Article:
Bench Trial Broadcast On YouTube In Case Challenging California Proposition 8

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Under the recently-announced Judicial Council of the Ninth Circuit pilot program for the “video recordings in civil non-jury matters only,” permission is granted to allow “audio-video recording and transmission” of a hearing in the Proposition 8 challenge case in the Northern District of California; subsequently the District Court approved

We recently noted the issue of cameras in the federal courtroom based on recent developments. In particular, on December 16, 2009, the Judicial Council of the Ninth Circuit had unanimously approved experimental “dissemination of video recordings in civil non-jury matters only.” See Ninth Circuit Judicial Council Approves Experimental Use of Cameras in District Courts; see also Recent Action In Two Circuits Highlights Issue Of Cameras In The Federal Courtroom.

This week approval under the pilot program was granted in the case involving the constitutional challenge to California Proposition 8, which overturned a state supreme court decision recognizing same-sex marriage by amending the California Constitution to declare that “[o]nly marriage between a man and a woman is valid or recognized in California.” Cal. Const. art. I, § 7.5. See Complaint in Perry v. Schwarzenegger, No. 3:09-cv-02292-VRW (NDCA); Plaintiff’s Trial Brief; Defendant’s Trial Memorandum. The bench trial is set to begin on January 11, 2010.

On this issue, several events have transpired the past few weeks:

  • On December 21, 2009, media groups requested permission to broadcast and webcast the trial proceedings. See Media Coalition Request (Dec. 21, 2009). The defendants opposed the request, questioning the authority of the court is permit a broadcast and raising fair trial and harassment concerns. See Defendants’ Letter Objections to Televised Proceedings (Dec. 28, 2009); Defendants’ Supplemental Letter (Dec. 29, 2009).
  • The plaintiffs supported televised proceedings and considered the “case [as] an ideal candidate for the pilot camera project authorized by the Judicial Council of the Ninth Circuit.” See Plaintiffs’ Reply Letter (Dec. 29, 2009).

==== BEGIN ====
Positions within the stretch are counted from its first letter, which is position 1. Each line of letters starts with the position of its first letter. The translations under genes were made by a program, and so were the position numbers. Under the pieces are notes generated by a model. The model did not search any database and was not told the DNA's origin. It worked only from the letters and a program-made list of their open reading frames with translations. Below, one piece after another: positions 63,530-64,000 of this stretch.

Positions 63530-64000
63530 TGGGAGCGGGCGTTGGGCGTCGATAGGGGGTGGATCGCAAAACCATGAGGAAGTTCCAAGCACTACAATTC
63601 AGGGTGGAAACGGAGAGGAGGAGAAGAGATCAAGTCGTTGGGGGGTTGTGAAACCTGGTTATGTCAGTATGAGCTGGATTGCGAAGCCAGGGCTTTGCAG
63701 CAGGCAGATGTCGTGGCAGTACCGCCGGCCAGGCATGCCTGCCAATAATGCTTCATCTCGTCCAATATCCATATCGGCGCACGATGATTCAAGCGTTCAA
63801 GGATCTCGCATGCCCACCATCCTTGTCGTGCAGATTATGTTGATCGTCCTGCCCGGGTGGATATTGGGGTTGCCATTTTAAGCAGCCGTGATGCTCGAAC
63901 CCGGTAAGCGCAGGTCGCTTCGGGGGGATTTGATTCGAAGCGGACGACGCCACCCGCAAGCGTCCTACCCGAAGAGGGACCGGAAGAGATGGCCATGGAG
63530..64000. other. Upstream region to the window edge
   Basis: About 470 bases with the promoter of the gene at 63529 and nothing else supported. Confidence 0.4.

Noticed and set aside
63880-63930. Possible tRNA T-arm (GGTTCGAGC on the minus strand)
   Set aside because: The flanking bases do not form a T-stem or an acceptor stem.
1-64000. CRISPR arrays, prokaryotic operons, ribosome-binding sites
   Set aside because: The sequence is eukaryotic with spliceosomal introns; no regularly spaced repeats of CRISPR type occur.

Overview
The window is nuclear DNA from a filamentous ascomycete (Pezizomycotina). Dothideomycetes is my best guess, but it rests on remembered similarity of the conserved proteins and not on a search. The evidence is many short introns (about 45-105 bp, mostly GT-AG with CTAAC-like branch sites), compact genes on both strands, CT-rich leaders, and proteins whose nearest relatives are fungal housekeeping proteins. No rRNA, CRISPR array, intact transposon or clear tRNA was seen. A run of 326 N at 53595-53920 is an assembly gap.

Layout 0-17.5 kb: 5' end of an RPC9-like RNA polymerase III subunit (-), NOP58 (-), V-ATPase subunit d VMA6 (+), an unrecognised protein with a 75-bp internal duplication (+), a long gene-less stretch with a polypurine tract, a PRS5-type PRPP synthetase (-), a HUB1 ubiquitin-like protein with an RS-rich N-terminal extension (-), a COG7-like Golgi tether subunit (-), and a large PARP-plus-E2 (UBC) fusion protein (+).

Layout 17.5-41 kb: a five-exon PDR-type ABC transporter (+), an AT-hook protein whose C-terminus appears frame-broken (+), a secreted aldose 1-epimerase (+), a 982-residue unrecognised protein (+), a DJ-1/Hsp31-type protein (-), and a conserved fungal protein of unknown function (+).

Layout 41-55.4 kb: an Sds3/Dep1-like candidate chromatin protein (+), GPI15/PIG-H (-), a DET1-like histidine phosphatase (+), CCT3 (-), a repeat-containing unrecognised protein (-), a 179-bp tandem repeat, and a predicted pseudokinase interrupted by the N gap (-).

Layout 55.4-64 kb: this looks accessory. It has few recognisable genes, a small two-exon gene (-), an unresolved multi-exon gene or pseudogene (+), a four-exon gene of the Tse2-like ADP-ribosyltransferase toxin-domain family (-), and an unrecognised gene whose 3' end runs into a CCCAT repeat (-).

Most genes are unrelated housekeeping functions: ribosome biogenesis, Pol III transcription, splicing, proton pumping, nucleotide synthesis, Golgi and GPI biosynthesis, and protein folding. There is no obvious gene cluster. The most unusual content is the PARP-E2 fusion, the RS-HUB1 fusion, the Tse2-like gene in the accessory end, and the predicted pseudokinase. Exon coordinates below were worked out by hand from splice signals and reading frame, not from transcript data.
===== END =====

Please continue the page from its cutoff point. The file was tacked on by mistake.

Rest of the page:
• On December 29, 2009, the U.S. District Court for the Northern District of California submitted a statement of work for televised proceedings. See NDCA Request for Quotation and Statement of Work (Dec. 29, 2009).
  • On December 30, 2009, the Court issued an Order noting “the court is considering seeking approval from Chief Judge Kozinski to record or webcast the January 6 hearing” on the issue of further televised proceedings. The defendants reasserted their objection to “to the recording or webcasting of the January 6 hearing” based on the reasons previously noted. See Defendants’ Supplemental Letter (Jan. 4, 2010).
  • On December 31, 2009, the Media Coalition filed its brief in support of televised proceedings. See Media Coalition’s Memorandum of Points and Authorities (Dec. 31, 2009).
  • On December 31, 2009, the U.S. District Court for the Northern District of California proposed a modification to Local Rule 77-3 to permit photography or broadcasting “for participation in a pilot or other project authorized by the Judicial Council of the Ninth Circuit.” See Notice Concerning Proposed Revision Of Civil Local Rule 77-3 (Dec. 31, 2009).
  • On January 5, 2010, Ninth Circuit Chief Judge Alex Kozinski granted the request of Northern District of California Chief Judge Vaughn R. Walker, who is presiding over the case. See In The Matter Of Pilot District Court Public Access Program Approved December 16, 2009, Order of the Judicial Council Of The Ninth Circuit (No. 2010-1) (dated January 5, 2010). The permission is limited to “audio-video recording and transmission of one pre-trial hearing … on January 6, 2009.”
  • The Clerk of the Court issued a notice indicating the parameters of the cameras was limited: “During the January 6th hearing, three (3) court-provided cameras will be focused on views of the judge, witness and the counsel lectern. These views will be merged into a single multi-camera view, with associated audio from the courtroom's integrated sound and evidence presentation system. The cameras will be stationary and will not switch views, unless ordered by the court.” See Cameras in the Courtroom (Jan. 6, 2010).
  • At the hearing on January 6, 2010, Chief Judge Walker ruled that the bench trial would be broadcast over YouTube. See California Gay Marriage Trial Allowed to Be Broadcast, Business Week (Jan. 6, 2009). Chief Judge Walker reported noted: “This is a case which merits a very serious consideration for widespread distribution.”

Now that broadcasting of the upcoming bench trial has been ordered, it remains to be seen what impact, if any, the broadcasting will have on the presentation of the evidence in this high-profile case.

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